Since 1 October 2022 around 5m birds either died or were culled as a result of avian influenza (AI) in England, with £34m paid out in compensation from that date, Defra Secretary Dr Thérèse Coffey told a Westminster committee on Tuesday.

She confirmed that most of the impact was seen in East Anglia, and that in most cases, there was a direct correlation between the level of biosecurity and whether a site was infected or not.

“Undoubtedly, improving strict biosecurity measures will help reduce and prevent transmission,” she said.

The Defra Secretary confirmed that work was on-going on a potential vaccine, but gave no timeline on when it might be ready. She said the challenge is to develop a vaccine that prevents AI rather than a product that just potentially controls an outbreak of the disease.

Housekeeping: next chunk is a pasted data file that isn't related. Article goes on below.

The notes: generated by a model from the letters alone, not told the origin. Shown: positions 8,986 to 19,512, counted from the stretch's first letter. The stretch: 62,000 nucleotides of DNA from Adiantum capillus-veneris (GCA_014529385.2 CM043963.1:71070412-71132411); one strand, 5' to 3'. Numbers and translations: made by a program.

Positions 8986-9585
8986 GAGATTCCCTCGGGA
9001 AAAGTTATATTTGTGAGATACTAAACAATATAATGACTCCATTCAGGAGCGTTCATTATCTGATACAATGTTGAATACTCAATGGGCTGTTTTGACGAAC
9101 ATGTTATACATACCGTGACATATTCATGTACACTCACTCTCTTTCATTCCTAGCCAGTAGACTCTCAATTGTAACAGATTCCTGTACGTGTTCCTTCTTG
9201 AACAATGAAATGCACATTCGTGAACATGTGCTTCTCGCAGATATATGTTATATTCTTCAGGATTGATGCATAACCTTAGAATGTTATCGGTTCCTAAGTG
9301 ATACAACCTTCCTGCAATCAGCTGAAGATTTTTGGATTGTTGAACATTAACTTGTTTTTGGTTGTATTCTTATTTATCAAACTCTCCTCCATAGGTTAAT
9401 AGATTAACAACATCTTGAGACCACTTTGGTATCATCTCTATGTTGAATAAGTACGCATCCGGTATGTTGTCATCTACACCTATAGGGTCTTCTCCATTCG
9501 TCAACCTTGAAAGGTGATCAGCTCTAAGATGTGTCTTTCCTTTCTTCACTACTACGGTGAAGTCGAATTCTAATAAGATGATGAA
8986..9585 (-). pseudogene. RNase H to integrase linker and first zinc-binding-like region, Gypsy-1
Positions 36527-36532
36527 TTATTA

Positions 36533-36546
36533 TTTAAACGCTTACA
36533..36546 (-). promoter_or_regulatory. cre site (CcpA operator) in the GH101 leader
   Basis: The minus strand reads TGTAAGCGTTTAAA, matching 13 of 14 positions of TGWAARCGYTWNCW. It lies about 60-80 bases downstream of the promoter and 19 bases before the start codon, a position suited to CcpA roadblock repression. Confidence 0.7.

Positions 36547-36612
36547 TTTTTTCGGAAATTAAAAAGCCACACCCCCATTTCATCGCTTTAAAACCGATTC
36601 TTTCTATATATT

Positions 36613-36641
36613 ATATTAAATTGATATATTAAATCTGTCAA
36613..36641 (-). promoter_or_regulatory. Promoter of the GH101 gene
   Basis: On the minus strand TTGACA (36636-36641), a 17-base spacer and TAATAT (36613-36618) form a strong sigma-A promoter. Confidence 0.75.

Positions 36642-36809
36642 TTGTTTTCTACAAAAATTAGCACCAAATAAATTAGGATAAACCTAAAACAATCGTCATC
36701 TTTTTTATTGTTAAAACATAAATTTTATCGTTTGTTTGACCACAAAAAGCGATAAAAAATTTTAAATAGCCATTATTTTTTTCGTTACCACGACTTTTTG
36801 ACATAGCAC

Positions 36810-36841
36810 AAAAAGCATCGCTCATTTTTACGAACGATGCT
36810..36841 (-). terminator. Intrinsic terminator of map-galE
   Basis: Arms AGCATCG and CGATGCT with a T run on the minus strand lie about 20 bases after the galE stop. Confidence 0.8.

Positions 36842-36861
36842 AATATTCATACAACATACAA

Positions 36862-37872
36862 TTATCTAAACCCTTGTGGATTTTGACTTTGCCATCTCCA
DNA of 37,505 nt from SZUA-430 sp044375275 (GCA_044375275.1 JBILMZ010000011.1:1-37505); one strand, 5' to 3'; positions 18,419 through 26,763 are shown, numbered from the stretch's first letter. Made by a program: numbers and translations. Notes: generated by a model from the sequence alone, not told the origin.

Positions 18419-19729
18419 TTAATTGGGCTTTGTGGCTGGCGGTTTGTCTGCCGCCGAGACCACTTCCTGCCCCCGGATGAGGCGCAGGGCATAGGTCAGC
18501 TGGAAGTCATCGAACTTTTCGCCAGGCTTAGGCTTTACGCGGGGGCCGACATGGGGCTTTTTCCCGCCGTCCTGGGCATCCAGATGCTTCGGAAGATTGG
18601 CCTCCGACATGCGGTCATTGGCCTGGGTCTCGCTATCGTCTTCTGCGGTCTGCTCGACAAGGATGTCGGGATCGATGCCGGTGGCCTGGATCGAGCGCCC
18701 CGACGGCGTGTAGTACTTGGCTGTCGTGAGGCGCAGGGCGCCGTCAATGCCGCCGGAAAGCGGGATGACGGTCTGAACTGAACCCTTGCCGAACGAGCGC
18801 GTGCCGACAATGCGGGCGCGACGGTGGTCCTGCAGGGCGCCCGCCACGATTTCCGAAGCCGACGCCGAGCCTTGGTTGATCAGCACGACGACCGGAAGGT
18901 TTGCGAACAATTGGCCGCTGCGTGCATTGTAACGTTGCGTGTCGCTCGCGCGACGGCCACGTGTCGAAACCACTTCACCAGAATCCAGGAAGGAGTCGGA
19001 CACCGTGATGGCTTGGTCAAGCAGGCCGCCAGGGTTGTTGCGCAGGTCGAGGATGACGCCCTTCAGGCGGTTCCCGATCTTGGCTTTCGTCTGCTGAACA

During her evidence session, Dr Coffey was also asked whether ports in Britain will be in a position to implement full controls on imports coming in from the EU by the end of 2023.

“We are in the very final stages of agreeing this across government. We are very alert to the risk of biosecurity,” she responded. Checks on EU imports have been delayed a number of times since the UK left the EU on 1 January 2021.

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